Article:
Put safety first this summer: Guidelines for boating and water safety One of summer's greatest joys is heading to the beach or pool to enjoy the warm weather. Before you pack the swimming and boating gear, consider this: most boating and swimming accidents occur because people don't stop to think about safety.
How can I prevent boating and swimming accidents?
The most tragic accident is the one that could have been prevented. By observing safety guidelines, you can reduce the incidence of boating and swimming accidents and keep your family safe.
- Never swim alone.
- Know your swimming ability limits, and those of your family, and stay well within them.
- Learn the proper way to dive; and always check the water depth before diving.
- Never chew gum or eat while swimming.
- When boating, carry a first-aid kit, as well as prescription medicine and any other personal care items you may need.
- Equip your boat with an AM radio in case of emergency.
- Everyone on board should have a personal floatation device.
- Leave the alcohol behind when swimming or boating. Of the nearly 700 boating fatalities in the nation each year, 21 percent are attributed to alcohol. Violators charged with Boating While Intoxicated face possible fines, jail and community service.
I own a boat. Is it covered under my homeowners insurance policy or do I need specialized coverage?
You probably need specialized coverage. A typical homeowners policy covers liability for damage to property and bodily injury to others when the watercraft is a sailboat under 26 feet, or when it is powered by an outboard motor of 25 horsepower or less. However, theft and sea perils, including sinking, stranding, running aground and collision, are not covered.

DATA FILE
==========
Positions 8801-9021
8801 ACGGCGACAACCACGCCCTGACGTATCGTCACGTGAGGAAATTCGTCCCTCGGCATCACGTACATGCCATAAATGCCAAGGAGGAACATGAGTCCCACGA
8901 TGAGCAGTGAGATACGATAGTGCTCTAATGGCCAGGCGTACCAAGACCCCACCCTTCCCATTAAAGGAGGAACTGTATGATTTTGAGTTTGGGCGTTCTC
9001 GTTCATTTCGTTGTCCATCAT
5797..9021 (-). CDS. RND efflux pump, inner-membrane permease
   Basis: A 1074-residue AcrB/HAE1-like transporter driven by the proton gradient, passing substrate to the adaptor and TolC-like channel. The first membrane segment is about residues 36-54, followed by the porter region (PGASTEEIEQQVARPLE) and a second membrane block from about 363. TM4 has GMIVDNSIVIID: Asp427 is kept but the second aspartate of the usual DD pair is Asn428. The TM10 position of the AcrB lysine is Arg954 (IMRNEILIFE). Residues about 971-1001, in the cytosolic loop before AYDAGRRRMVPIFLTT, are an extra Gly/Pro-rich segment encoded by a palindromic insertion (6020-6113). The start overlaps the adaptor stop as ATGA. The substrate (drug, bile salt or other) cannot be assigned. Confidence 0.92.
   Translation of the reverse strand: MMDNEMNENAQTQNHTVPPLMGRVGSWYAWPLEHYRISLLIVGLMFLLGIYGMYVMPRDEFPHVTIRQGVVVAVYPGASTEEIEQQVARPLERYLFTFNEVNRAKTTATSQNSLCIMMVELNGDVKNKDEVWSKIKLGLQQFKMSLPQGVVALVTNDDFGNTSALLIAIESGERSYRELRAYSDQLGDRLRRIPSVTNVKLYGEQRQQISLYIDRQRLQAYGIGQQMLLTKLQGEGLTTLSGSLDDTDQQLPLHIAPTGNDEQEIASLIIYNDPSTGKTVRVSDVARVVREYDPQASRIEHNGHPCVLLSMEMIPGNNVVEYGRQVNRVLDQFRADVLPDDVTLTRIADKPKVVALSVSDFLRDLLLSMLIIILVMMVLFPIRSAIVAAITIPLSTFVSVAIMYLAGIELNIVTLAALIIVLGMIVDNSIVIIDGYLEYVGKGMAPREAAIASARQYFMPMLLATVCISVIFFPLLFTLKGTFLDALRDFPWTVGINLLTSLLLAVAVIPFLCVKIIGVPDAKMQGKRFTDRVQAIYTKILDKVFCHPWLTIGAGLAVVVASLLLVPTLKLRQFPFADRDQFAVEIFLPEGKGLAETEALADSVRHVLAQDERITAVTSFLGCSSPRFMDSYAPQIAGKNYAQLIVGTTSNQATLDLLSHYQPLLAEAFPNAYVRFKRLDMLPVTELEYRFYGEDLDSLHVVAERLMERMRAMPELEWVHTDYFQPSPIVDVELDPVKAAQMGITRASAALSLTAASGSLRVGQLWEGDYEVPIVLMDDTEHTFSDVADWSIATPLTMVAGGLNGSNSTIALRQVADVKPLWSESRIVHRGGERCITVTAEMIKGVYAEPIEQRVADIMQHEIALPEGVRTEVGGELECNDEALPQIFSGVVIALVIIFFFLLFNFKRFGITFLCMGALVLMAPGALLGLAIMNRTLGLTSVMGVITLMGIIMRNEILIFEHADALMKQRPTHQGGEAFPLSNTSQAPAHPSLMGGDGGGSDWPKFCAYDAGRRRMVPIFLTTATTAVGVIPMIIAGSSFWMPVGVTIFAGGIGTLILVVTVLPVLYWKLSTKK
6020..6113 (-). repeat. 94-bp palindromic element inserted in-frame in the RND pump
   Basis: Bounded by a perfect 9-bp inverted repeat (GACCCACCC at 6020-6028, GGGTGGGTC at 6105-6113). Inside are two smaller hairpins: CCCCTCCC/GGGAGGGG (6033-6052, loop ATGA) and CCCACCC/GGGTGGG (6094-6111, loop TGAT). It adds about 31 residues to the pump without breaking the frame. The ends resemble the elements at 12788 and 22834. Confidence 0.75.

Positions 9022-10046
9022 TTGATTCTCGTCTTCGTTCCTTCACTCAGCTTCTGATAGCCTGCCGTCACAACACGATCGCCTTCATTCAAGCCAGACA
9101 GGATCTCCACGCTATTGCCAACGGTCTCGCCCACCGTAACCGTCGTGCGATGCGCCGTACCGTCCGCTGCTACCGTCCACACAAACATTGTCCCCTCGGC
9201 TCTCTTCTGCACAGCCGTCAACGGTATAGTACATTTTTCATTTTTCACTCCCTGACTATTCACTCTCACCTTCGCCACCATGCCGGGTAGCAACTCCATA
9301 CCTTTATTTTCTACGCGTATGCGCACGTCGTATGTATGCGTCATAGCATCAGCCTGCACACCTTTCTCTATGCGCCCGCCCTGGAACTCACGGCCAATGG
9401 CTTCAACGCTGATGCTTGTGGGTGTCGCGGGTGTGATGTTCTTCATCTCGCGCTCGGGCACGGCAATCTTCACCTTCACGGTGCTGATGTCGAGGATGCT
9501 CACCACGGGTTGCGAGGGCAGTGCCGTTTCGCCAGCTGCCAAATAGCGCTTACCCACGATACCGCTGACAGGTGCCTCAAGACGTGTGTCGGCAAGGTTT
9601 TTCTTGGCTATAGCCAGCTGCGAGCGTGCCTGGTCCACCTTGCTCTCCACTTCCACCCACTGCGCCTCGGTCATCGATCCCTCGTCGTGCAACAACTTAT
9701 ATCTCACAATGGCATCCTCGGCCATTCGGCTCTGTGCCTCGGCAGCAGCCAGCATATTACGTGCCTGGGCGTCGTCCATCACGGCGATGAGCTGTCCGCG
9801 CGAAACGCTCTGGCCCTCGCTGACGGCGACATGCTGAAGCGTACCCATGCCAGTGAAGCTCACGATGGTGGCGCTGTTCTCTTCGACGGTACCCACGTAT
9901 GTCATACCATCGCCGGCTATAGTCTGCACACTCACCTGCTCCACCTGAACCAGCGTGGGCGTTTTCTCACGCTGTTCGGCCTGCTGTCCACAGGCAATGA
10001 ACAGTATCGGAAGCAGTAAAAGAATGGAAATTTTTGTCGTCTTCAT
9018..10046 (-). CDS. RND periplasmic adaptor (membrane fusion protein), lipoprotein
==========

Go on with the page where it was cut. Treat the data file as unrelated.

What should I look for in a policy?
Boat owners will be well served by a policy specifically designed to cover physical damage to boats, liability for damage and/or injury and protection and indemnity liability.
When selecting a policy or checking existing coverage, look for limits of navigation—where the boat can go and still be protected by the insurance policy. Insureds who violate these limits may not be covered if the vessel is damaged. Also important in a boat policy are adequate limits of liability insurance and provisions for insuring sails, spars and other property in the boat.
Can I be sued for an accident that occurs in or near my pool?
Yes. For this reason, you should check to make sure the limits of your homeowners policy are adequate. If you are involved in a lawsuit and the court awards a settlement higher than your limits, you will be held responsible for the balance. To protect yourself, you may want to consider increasing the limits of liability on your homeowners policy to protect yourself against a potentially devastating lawsuit. Our agency can help you obtain and secure adequate coverage.